Those experiences made her realise she needed to address her anosmia head on.
In January, she went public with a post on Instagram, disclosing her condition and announcing she had begun “smell training to repair the path between my nose and my brain”.
She had found Abscent, a UK-based organisation that raises public awareness of smell loss and of smell training, which can help people regain some or all of their lost sense.
Smell disorders are believed to affect about 5% of the general population – though that’s a very rough estimate, notes organisation founder Chrissi Kelly.
When people seek out a doctor or find themselves consulting with organisations like hers, it’s because “they’re absolutely miserable”.
She pictures the “archetypical good smeller” as a “bon vivant – you know, people who love to eat and drink and who love to be with people, and they’re gregarious”.
“So imagine when that person loses their sense of smell.”
When she lost her own ability to smell eight years ago, she hadn’t realised how connected she was to it, to the simple pleasure of breathing in fresh laundry off the line or the comfort of returning to the familiar smell of your own home.
Research suggests smell training may not be a cure for smell loss but it can improve a person’s chances of recovery by stimulating the olfactory nerves, which convey the sensation of smell to the central nervous system.
It’s like physiotherapy for the nose, says Ms Kelly.
The concept is simple.
Take four essential oils – usually a flowery smell, and fruity, aromatic and resinous ones – and spend about 20 seconds with each scent twice a day, focusing not just on trying to capture the smell but its related experiences.
Ms Maharaj chose four commonly recommended essential oils for her training – eucalyptus, rose, lemon, and clove.
“They’re mega – the four corners of smelling,” she says.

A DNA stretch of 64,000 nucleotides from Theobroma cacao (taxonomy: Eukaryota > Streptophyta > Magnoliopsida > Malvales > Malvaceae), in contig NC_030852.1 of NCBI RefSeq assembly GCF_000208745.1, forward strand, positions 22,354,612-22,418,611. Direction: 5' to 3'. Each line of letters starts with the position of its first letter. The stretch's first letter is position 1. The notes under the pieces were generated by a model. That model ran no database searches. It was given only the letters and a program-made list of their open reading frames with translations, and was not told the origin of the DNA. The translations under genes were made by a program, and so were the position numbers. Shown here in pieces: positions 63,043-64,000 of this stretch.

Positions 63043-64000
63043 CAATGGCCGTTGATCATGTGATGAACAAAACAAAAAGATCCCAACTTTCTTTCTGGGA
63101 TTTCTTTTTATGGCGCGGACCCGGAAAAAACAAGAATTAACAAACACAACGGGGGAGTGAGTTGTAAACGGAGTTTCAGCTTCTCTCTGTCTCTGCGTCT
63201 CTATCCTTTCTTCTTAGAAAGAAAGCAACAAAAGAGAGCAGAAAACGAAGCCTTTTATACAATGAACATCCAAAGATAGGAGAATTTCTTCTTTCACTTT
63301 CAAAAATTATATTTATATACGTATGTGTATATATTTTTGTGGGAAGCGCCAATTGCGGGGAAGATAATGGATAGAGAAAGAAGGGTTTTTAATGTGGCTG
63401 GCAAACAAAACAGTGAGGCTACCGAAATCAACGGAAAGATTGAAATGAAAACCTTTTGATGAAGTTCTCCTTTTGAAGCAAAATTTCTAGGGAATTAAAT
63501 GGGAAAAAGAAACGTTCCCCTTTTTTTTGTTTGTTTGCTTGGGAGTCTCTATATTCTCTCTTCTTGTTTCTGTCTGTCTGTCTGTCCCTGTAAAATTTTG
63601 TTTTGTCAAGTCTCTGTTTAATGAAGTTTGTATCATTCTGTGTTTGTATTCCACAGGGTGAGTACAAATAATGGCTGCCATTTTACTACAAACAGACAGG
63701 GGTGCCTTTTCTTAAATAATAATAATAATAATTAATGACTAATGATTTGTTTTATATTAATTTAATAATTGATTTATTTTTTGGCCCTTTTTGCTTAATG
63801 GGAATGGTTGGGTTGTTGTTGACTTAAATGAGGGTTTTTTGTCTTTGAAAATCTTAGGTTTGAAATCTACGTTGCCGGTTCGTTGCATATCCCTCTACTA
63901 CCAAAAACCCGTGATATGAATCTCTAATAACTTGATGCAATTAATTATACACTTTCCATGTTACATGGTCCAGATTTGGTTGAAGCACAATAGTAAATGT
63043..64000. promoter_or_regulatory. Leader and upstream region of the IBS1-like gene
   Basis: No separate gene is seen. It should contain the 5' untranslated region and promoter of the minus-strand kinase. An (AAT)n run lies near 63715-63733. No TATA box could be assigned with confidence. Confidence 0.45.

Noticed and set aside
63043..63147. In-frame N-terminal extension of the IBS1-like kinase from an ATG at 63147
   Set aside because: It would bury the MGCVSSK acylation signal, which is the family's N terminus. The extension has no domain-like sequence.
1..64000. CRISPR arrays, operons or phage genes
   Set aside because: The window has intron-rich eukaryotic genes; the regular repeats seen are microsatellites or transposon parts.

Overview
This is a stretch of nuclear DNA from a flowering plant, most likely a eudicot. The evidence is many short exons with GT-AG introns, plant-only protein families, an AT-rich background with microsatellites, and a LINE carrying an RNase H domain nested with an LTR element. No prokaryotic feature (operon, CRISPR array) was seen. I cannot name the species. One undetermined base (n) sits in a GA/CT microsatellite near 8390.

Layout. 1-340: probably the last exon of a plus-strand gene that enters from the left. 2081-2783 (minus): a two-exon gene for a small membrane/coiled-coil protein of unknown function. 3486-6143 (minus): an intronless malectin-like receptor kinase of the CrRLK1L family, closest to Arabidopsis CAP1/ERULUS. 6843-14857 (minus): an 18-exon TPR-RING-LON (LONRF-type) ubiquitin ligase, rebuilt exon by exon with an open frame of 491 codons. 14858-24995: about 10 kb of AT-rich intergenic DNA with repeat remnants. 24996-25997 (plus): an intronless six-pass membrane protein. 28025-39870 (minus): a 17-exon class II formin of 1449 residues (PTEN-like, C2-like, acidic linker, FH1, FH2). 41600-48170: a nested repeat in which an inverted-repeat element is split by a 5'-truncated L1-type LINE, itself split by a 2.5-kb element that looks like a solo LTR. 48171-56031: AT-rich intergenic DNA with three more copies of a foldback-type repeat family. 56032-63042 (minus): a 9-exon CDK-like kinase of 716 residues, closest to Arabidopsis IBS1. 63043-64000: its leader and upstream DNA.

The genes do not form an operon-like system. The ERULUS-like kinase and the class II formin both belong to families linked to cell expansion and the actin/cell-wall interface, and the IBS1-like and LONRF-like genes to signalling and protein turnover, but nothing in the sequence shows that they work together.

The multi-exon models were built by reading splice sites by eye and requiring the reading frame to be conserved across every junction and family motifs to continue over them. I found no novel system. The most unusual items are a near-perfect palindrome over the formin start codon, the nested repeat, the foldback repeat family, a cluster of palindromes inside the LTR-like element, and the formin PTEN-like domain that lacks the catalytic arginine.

When she sits with the jars, the first in the rotation is eucalyptus, and she brings to mind “the steam room at the spa… with the greeny-ness, almost a minty-ness and an astringency, a little bit of sweetness”.
Then it’s lemon, and she’s imagining “lemon curd and just squeezing the juice out of a lemon”.
For rose, “there is a version of rose that actually finishes with sweetness that I love” and doesn’t have the “powderiness, grandmother-y” scent.
The last is clove, which is all about memories of “making pomanders at Christmas time”, and “winter, holiday baking and that woody, sweet, spicy kind of smell”.
For weeks, she sensed nothing when she opened the jars. Then in March she began to get hints of scent. Not quite the smells of eucalyptus or clove but something.
It was like struggling to find a word at the end of your tongue – she couldn’t quite grasp it. Soon she was getting some smell back. Within weeks, it was gone again.
AbscentUK cautions it takes a minimum of four months of sustained training to recover the sense – and that it can come back distorted or limited.
Imperfect as it is, Ms Maharai says she’s excited to begin “tasting all over again… reworking how I understand flavour” after years of cooking from memory.
“The fact that I have the freedom to just play around like that and honestly and truthfully experience this is very, very exciting.”